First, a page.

The idea of eating certain foods to make fat disappear is quite appealing -- but not realistic. Some foods are more likely to promote a healthy weight and prevent fat accumulation, but no one food can actually flush fat from your body. Despite the claims of certain diet gurus, the best way to lose the spare tire around your middle is through a calorie-controlled, whole-food diet and increased physical activity. Stick to lean proteins, vegetables, fruits and whole grains to keep calories in check. Getting the minimum of 30 minutes of moderate-intensity exercise five times per week also boosts your daily calorie burn.
Where Belly Fat Comes From
Belly fat consists of subcutaneous fat, that lies just below the skin, and the more insidious visceral fat that surrounds your internal organs. The visceral fat is the type to worry most about, because it's linked to increased risk of chronic disease. Inactivity; overeating, especially refined flours, trans fats and added sugar; and the aging process encourage belly fat to accumulate. You can't slow down aging, but you can increase your physical activity and replace fat-filled foods with more healthful options.
Certain foods are linked with a more slender middle. Whole grains, for example, are less likely to cause the development of belly fat than refined grains. In a study published in a 2010 issue of the "American Journal of Clinical Nutrition," researchers found a connection between refined grains and big bellies. Participants who reported a diet high in refined grains -- such as white bread and pasta -- also had larger waist circumferences than whole-grain eaters. You'll still need to watch portions of whole grains, sticking to just a 1/2 cup or so at meals, if you want to trim down.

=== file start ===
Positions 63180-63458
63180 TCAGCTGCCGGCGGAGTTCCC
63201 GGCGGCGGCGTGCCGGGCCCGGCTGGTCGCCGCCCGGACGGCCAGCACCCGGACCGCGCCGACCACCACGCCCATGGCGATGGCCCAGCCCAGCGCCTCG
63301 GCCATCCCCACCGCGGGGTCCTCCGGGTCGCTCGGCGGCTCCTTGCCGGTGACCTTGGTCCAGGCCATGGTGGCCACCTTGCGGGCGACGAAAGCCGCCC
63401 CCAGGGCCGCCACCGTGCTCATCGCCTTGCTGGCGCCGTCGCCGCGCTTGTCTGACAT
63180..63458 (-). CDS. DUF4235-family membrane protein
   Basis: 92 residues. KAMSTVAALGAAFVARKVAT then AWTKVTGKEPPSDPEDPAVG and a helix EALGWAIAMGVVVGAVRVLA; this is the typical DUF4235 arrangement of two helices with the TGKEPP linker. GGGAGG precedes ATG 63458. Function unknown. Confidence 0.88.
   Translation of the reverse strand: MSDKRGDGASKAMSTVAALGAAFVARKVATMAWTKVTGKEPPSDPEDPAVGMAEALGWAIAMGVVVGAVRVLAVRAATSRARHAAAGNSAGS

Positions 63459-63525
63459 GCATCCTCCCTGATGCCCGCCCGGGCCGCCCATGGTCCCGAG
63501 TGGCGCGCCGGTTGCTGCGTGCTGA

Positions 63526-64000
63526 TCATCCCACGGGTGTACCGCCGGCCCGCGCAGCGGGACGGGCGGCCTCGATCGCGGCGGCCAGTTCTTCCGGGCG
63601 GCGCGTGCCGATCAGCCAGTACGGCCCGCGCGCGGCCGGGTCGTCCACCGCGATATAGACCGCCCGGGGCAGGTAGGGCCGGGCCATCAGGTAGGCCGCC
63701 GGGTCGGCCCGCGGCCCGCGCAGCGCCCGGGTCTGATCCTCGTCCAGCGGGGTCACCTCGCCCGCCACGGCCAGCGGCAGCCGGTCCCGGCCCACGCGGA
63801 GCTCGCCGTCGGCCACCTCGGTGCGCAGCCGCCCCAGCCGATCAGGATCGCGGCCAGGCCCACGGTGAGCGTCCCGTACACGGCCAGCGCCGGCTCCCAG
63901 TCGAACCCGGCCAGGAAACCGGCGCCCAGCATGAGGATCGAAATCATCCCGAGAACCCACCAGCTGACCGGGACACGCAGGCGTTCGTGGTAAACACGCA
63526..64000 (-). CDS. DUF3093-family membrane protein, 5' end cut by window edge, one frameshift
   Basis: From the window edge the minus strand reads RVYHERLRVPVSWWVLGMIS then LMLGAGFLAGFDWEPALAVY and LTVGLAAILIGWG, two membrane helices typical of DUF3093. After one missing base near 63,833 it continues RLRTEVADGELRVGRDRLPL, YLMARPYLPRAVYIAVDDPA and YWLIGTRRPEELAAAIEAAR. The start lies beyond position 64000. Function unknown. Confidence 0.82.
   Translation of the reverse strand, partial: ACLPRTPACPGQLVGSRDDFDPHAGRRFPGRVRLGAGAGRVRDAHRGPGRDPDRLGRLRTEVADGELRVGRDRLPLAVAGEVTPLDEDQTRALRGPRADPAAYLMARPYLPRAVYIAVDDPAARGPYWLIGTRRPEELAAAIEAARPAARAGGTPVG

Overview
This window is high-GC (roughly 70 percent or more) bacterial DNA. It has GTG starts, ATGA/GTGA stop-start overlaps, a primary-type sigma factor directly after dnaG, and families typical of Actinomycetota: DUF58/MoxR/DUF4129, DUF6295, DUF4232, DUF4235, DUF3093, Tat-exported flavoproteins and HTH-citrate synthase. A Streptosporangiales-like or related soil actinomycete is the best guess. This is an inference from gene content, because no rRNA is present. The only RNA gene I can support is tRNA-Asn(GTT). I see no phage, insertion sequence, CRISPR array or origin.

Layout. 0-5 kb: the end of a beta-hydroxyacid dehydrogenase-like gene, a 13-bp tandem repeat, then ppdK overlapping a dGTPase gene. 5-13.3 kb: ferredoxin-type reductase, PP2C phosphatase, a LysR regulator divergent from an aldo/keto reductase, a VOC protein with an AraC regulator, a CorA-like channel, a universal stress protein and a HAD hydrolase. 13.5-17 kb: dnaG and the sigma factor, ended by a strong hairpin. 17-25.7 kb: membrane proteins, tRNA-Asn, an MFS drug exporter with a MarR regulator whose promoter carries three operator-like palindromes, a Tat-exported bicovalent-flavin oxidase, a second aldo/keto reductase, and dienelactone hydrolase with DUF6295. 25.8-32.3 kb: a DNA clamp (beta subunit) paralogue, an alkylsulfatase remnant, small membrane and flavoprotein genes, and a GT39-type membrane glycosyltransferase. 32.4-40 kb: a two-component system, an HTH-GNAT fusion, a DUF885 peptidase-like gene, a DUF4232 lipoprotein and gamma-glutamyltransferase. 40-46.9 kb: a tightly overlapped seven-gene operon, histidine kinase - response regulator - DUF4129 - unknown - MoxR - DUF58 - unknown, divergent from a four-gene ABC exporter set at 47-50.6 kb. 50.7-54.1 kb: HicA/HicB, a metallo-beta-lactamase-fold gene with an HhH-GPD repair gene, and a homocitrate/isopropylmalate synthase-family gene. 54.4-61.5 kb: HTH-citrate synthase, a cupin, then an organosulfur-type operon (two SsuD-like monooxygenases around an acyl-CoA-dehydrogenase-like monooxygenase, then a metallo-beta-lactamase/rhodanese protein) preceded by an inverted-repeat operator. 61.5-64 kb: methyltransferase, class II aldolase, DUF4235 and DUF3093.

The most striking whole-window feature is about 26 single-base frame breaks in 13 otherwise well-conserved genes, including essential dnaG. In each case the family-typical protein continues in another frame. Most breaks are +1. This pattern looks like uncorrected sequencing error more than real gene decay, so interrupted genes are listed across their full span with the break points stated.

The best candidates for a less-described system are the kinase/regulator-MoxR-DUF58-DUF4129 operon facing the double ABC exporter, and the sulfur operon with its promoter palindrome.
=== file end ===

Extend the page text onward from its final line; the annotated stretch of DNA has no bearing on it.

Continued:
Up Your Protein
Eating more protein may help you reduce belly fat. A study published in a 2013 issue of "Obesity" found that consuming about 35 percent of daily calories from protein sources in six small meals throughout the day led to a greater decrease in belly fat than a diet with 15 percent of calories coming from protein over the course of three meals. Lean protein won't actually flush fat from your abdomen, but it may give you a small metabolic boost and increase feelings of fullness so you eat less overall.
Vegetables and Fruits
With few calories per serving and ample amounts of fiber, vegetables and fruits can help you on your quest to achieve a flatter middle. Fiber doesn't actually flush fat away, but it does help keep you regular so you don't get bound up and bloated. Fresh produce also enables you to eat high volumes of nutritious food without taking in too many calories. Too many calories, even of healthy foods, will make your belly grow.
Fat for Flushing
Certain types of fats are healthier for your body and less likely to cause a big belly -- but eating them won't flush it out. Fat helps you feel satisfied and provides important support for nutrient absorption and hormone regulation. A 2002 study in "Diabetologia" found that when participants ate polyunsaturated fats instead of saturated fats for five weeks, they lost abdominal fat. Fatty fish, such as salmon, nuts and seeds are good sources of this type of fat. Keep portions moderate, though, because these foods can be high in calories.